TONY BLAIR is preparing for a big struggle with the Chancellor over measures to avert a pensions crisis, reports the Financial Times.
The paper claims Downing Street officials say Blair is determined to press ahead in the spring with a radical overhaul of the pension system, following the recommendations of the independent commission headed by Lord Turner.
But Gordon Brown remains sceptical about the need to scrap a system built on means-tested credits, which has allowed him to channel resources to the poorest pensioners since 1997.
This dispute will have to be resolved if the government is to come forward with significant proposals in the pensions reform white paper promised for March.
To head off the impending crisis, Lord Turner proposed a more generous basic state pension linked to earnings, partly paid for by a rise in the state pension age to at least 67, and a new low-cost private scheme with automatic enrolment of staff with a right to opt out and compulsory employer contributions.
The Prime Minister has said the basic structure of Lord Turner’s solution is right, but when the report was finally published his response was lukewarm.
Officials give two reasons for the Prime Minister’s caution. First, he was wary of embracing the controversial idea of compelling employers to contribute to the pensions of their staff. Second, he did not want to pick a fight there and then with Brown following the Chancellor’s “clumsy” attempt to rubbish Lord Turner’s ideas.
But Blair’s aides say he is convinced the present system is unsustainable and has no intention of putting off difficult choices about how to share the costs of an ageing society. “He will have to live with the consequences of avoiding the decisions for quite a long time,” said an adviser, predicting Blair was in no hurry to leave office.
THE PENSIONS "black hole" faced by FTSE 100 companies has grown from £65bn to £75bn this year, according to research by accountants Deloitte & Touche, reports the Guardian.
Gains made by pension funds as a result of strong growth in equities and higher employer contributions have been more than offset by falling interest rates, the paper says.
Deloitte says the value of pension scheme assets increased by 15% over the year, but would have to rise by an immediate, additional 30% for deficits to be wiped out. This month Rentokil became the first FTSE 100 company to close its final salary scheme to current members.
PREDICTIONS of a property slowdown have faded away, with analysts almost united today in declaring house prices to be on the rise again, reports the Times.
Gloomy forecasts at the beginning of 2005 have gradually been reversed during the year with the last major price monitor coming into line by reporting an above inflation rise, it says.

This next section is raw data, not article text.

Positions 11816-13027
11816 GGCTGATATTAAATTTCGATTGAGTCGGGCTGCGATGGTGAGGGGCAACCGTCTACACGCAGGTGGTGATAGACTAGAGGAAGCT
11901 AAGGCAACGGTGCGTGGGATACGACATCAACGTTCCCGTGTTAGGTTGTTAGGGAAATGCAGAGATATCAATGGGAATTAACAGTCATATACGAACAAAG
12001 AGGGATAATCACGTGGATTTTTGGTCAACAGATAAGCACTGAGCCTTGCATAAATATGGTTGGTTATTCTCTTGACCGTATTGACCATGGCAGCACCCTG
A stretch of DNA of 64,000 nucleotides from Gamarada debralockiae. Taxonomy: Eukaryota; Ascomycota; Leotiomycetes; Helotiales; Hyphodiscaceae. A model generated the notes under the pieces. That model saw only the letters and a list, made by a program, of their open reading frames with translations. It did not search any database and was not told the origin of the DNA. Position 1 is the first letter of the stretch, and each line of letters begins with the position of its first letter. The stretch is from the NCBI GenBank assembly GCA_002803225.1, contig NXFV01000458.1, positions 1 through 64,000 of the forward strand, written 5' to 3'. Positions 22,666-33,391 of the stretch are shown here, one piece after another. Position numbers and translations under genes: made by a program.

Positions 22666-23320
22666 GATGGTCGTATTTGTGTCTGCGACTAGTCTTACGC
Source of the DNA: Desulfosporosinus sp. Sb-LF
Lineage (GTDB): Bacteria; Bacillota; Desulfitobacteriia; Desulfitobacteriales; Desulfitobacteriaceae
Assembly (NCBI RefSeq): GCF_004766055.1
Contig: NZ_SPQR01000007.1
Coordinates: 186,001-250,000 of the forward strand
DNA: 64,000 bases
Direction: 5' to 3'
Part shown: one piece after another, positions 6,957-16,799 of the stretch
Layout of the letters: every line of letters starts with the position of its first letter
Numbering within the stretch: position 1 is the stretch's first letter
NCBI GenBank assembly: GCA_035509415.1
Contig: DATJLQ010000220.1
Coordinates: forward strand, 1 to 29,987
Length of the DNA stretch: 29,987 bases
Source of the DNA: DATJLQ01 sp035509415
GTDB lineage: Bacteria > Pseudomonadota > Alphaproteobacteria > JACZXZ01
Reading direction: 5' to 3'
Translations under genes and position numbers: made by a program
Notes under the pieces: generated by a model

A report today from Hometrack claims that house prices are rising for the first time in 18 months, with prices 0.1% higher in December.
The significance of the announcement is that Hometrack has been the most gloomy of all the house price monitors over the past year. With today’s report, all the indicators are pointing in the same direction: up.
As the year draws to a close, it provides an opportunity to paint a picture of the path of house price movements.
The clearest sign of the change has come from Roger Bootle, whose consultancy Capital Economics has been one of the City’s most vocal prophets of a house price slump.
At the start of this year Bootle wrote in a report for Deloitte: “We continue to expect house prices to drop by a total of 20% or so over the next two years, but a bigger fall cannot be ruled out.”
But last week, Capital Economics announced a “forecast change”: noting the lack of a sustained fall in house prices in 2005, they now predict house prices to drop by just 2% in both 2006 and 2007.
A drop of 5% in prices in the next two years would be unwelcome, but would not have a deep impact. This is the way the great house price crash that never was has ended: not with a bang but a whimper.
HEDGE FUNDS have been accused of manipulating their December returns to enable managers to pocket huge incentive fees, reports the Daily Telegraph.
A report by Britain's foremost hedge fund academic says in the final month of the year the secretive funds earn more than 2½ times their average monthly return during the first 11 months.
Narayan Naik, director of the London Business School's Hedge Fund Centre,is reported as saying in a paper called "Why is Santa So Kind to Hedge Funds?" that the "December bonanza" could be explained by managers massaging returns to hype their incentive fees.
He is quoted as saying: "The performance in December just stands out. Why should December returns look so high?
"Part of it can be explained by the risks taken and part by the performance of equity markets in December, but those circumstances do not explain it fully. If someone has an incentive fee payable on year-end December figures, there could be more temptation to push them up in December."
The funds generate up to 20% of their incentive fees on performance above "high water marks", or pre-determined benchmarks. Funds performing below those levels seldom pay the incentive fees.
Naik's work comes against a background of mounting regulatory concern at the activities and operations of hedge funds, which have few controls, enabling them to take big bets on a variety of financial markets.
Sir Callum McCarthy, chairman of the Financial Services Authority, told the powerful Commons Treasury select committee last month the watchdog was working with American authorities to tackle delays in trade confirmations and lax disclosure of contract transfers, particularly in the credit risk derivatives market.IFAonline
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